Jet Token, dba Jet.AI, receives delisting notice from Nasdaq

Jet.AI says it will submit a plan to Nasdaq to regain compliance after receiving a delisting letter from the exchange.

By Doug Gollan, December 7, 2023

Las Vegas-based HondaJet provider Jet Token, which changed its name to Jet.AI earlier this year and went public in August, has received a delisting notice from The Nasdaq Stock Market.

The 2021 start-up says it intends to submit a plan to Nasdaq to regain compliance, which may include a proposed transfer to the Nasdaq Capital Market.

The Nasdaq Capital Market is one of the exchange’s market tiers containing early-stage companies with relatively lower market capitalizations.

Update @ 8:38 pm EST. After this article was published, Jet.AI’s Executive Chairman contacted us with the following written statement: “With nearly all de-SPACs such as ours this year trading down ~90% on average, we were not surprised by this notice, so please allow me to offer a bit of context. We are on the NASDAQ Global Markets tier for mega-cap companies because that came with years of free services that far exceeded our listing fees (but also came with more stringent listing requirements). If we move onto the NASDAQ Capital Markets tier, there is ostensibly no operational difference, and the NASDAQ Capital Market’s easier standards may be a better match for a growing company our size. We remain focused on demonstrating and communicating the earnings power of the business, and if we do that, the stock and things like listing requirements tend to take care of themselves.”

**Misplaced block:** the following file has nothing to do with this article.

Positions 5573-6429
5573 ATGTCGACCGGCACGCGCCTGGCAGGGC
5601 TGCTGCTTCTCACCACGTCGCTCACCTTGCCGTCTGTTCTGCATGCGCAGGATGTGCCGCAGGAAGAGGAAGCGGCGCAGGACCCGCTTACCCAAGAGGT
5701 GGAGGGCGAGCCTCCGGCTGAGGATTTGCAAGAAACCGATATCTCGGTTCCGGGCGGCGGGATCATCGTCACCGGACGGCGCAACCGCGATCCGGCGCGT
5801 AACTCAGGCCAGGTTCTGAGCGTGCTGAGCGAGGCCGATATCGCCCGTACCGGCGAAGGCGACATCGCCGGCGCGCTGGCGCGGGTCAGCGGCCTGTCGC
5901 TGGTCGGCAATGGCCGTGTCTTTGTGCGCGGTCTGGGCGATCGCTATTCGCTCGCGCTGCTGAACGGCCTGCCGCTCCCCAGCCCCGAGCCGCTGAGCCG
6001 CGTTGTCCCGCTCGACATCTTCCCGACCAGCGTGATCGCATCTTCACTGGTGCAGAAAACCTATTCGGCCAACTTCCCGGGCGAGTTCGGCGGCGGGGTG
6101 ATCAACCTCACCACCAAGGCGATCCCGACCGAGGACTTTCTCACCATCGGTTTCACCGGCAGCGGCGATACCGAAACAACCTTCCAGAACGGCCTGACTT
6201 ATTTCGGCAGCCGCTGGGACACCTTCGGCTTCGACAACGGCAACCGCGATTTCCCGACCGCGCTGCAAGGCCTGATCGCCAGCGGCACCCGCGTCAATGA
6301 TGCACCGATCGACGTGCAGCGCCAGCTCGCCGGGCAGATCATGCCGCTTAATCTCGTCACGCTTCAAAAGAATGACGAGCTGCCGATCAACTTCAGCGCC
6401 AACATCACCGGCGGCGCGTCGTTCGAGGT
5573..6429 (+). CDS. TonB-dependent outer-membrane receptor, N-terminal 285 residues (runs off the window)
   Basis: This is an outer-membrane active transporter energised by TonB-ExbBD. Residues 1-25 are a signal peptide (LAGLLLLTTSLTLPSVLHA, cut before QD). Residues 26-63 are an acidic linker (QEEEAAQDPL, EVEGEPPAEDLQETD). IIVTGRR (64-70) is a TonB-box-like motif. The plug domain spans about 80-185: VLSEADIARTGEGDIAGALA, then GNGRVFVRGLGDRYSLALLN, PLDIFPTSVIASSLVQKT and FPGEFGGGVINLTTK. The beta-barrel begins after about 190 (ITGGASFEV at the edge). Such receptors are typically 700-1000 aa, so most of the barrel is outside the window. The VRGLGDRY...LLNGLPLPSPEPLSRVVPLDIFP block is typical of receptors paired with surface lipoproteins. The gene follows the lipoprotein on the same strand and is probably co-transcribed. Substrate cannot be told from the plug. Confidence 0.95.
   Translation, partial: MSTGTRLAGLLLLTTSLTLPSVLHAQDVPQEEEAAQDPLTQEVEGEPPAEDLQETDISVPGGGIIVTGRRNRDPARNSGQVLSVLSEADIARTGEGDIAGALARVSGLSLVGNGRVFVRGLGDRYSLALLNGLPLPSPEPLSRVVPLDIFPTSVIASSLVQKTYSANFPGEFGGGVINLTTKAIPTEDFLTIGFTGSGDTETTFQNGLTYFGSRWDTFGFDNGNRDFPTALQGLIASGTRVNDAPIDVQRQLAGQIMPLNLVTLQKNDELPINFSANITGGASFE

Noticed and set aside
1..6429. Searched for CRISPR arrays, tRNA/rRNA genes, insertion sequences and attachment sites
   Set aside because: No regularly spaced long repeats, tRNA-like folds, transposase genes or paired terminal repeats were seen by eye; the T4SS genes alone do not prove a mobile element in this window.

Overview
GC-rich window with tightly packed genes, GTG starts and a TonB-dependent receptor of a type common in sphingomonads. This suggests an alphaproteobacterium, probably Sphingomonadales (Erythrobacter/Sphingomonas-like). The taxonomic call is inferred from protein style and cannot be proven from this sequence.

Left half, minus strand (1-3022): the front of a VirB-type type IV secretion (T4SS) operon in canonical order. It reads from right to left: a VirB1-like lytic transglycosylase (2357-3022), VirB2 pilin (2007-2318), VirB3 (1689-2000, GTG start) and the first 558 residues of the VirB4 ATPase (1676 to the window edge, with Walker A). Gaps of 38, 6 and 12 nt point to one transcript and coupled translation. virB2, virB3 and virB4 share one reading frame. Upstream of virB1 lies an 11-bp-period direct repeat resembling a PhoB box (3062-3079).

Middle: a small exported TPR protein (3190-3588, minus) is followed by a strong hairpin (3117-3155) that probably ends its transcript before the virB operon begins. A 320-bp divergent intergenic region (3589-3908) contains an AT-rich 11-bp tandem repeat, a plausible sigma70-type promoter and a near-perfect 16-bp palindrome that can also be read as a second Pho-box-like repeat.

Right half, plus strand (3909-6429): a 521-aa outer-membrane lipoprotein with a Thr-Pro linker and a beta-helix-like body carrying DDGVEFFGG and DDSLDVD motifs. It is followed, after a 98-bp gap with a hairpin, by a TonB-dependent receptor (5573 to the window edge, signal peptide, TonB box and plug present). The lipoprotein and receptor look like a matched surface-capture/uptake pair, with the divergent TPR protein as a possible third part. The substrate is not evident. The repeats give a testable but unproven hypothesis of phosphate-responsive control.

According to an SEC filing today, the notice was received on Dec. 1.

The company’s stockholders’ equity had fallen below the $10,000,000 required minimum for continued listing per the exchange’s rules.

The letter also noted that as of Sept. 30, 2023, the Jet Token did not meet alternative listing criteria for the market value standard or the total assets and total revenues standard.

The jet card and fractional provider has until Jan. 15, 2024, to submit a plan to regain compliance.

In determining the acceptability of the plan, Nasdaq will consider such things as the likelihood that the plan will result in compliance with Nasdaq’s continued listing criteria, the company’s past compliance history, the reasons for the company’s current non-compliance, other corporate events that may occur within the Nasdaq review period, the company’s overall financial condition and its public disclosures.

If the plan is accepted, Nasdaq will provide written confirmation and can grant an extension of up to 180 calendar days from the date of the letter to prove compliance.

If Nasdaq rejects the plan, Jet.AI will have the opportunity to appeal the decision to a panel.

However, there is no assurance that Nasdaq would grant the company’s request for approval of its compliance plan.

Last month, Jet.AI said it was negotiating with Bombardier to add Challenger 3500s to its fleet.

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